An inverse relation between the SMRT and the commuters
If we are old enough to remember our train rides in 2002, it might not be perfect but the current frequency of halts and scale of breakdowns were unheard of. And definitely the squeeze on the trains then pale in comparison to the current kind of squashed commuting experience. I still remember that train rides were always cold and air conditioning was far too luxurious. Nowadays, I understand what it is like to be perspiring on the train and enjoying all kinds of body odour (inevitable but inevitably unpleasant too). Nobody remembers though that the earnings per share for SMRT then (in 2002) was only 3.8 cents and that its net profits were only 56. 8 million. Both its EPS and net profits grew as relentlessly as the fall of travel quality for commuters over the decade since then.
2012 SMRT Net Profits
All are rosy for SMRT despite experiencing a greater “hardship” for their FY 2012, “suffering” a 25.6% drop in their net profits. Fortunately, SMRT still gets to bag in a net profit of 119.1 million Singapore dollars although it might lament at their previous good reap of 160.1 million net profits in FY 2011. Earnings per share took a dip to 7.9 from its previous 10.6 cents. Nevertheless, it is still twice of that amount in 2002 (Earnings per share was only 3.8 cents in 2002) given the much smaller ridership (and higher level of comfort for the commuters then).
Between FY 2011 and FY 2012, what has changed for the commuters?
First a price hike in Sep 2011 followed by two major train breakdowns in Dec 2011. To the commuters’ dismay, the drama didn’t stop just right there. They full bloomed into all kinds of breakdowns or train halts on all lines, regardless of the age of line in use and even the mode does not matter. LRT broke down too. Train halts became a common affair and will be a miracle if it didn’t, all the way up to this day.
Committee of inquiry (COI) for the Dec breakdowns was conducted, where LTA and SMRT both share the costs, and ultimately borne entirely by the taxpayers again. The portion which the SMRT forked out will be eventually compensated indirectly by the commuters-cum-taxpayers anyway through price hike.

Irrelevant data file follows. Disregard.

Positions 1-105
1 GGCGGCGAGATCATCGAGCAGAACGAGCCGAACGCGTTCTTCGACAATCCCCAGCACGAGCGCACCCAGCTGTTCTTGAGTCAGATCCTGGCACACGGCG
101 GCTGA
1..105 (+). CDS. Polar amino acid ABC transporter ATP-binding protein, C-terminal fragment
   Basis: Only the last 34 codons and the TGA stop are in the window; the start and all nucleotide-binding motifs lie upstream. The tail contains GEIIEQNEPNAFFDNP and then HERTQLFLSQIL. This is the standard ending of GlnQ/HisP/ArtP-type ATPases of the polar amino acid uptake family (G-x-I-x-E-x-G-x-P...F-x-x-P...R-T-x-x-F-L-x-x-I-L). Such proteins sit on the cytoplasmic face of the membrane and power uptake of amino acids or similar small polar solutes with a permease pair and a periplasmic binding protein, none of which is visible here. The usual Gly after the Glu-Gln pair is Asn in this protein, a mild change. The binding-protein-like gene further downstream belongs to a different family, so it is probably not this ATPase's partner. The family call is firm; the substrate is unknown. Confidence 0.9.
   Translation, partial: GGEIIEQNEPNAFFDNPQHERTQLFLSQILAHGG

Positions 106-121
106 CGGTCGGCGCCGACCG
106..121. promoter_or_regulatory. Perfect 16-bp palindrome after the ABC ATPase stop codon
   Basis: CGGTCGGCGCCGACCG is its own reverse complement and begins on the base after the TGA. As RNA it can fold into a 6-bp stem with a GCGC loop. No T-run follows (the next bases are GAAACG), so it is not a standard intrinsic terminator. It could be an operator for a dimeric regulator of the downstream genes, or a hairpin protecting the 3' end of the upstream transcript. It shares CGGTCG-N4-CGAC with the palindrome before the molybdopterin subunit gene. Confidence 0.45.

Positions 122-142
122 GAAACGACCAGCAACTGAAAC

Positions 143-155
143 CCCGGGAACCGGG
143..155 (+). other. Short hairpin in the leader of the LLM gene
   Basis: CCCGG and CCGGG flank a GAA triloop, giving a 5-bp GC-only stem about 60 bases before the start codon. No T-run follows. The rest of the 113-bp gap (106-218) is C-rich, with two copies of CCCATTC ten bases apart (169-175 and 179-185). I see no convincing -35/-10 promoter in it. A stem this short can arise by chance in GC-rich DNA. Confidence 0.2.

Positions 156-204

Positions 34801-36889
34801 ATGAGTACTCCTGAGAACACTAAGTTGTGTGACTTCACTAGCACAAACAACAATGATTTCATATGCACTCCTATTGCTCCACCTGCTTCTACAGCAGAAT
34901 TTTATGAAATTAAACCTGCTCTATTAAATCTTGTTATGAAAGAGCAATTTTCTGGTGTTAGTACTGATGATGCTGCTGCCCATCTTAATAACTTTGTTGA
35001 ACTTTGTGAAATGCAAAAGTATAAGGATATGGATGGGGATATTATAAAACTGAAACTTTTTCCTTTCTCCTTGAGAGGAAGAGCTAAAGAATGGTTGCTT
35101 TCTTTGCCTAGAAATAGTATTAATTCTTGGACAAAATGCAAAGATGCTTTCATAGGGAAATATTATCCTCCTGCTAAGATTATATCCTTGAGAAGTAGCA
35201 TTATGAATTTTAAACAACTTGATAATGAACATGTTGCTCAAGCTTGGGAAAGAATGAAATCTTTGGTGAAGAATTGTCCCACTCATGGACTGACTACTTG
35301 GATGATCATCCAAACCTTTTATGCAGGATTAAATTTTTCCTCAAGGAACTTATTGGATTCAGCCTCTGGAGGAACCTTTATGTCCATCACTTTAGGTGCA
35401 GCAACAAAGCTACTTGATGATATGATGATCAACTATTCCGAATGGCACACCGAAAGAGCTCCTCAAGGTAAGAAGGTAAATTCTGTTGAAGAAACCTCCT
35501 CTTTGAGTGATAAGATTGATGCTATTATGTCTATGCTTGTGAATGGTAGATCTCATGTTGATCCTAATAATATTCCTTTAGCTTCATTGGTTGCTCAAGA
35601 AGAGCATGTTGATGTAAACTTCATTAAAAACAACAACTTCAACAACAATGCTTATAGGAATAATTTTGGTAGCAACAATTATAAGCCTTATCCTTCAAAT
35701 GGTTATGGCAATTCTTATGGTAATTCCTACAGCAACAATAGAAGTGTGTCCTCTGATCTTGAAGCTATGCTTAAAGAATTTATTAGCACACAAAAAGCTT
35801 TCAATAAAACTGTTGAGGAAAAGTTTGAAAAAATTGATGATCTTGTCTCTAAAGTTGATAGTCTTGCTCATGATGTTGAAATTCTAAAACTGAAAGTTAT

As for travelling experience, it is definitely an enhancement of smells. Daily ridership for SMRT has gone up by 130, 000 (8.1%). The physical squeeze during peak period is very real, not just some noises on the ground, as 3 more commuters are added to the already space-constraint car, totalling a number of 191 commuters in a single car smelling each others’ armpit.
Or commuters could choose to relax slightly by travelling off peak period, as the average no. of passengers in a car fell from 70.6 to 66.2. Some might have to make a squeeze on their time by travelling to work super early or travelling home super late to enjoy that limited luxury of space on a SMRT car.
Between FY 2011 and FY 2012, what has changed for SMRT?
The CEO has changed from a woman from retails to a man from the army. Not necessarily an indication of change in ingredients for brewing the soup. I wouldn't expect any change if a rooster instead of a hen is employed to plough the farmlands.
Being fined for 2 million for its poor quality of service. SMRT will bide its time in recovering that same amount somehow, if not more.
Smaller net profits for SMRT but the blissful realization that it has privileges in gaming the local public transport system here. Its profits will be first buffered by the taxpayers’ fund (starting with some 1 billion already) for the purchase of trains and therefore less capital cost, meaning greater profit margins! Then Public Transport Council will also chip in some form of help by never failing to agree to SMRT’s price hike for whatever reasons cited.
SMRT could continue to squeeze more cents from the commuters and more dollars from public funds.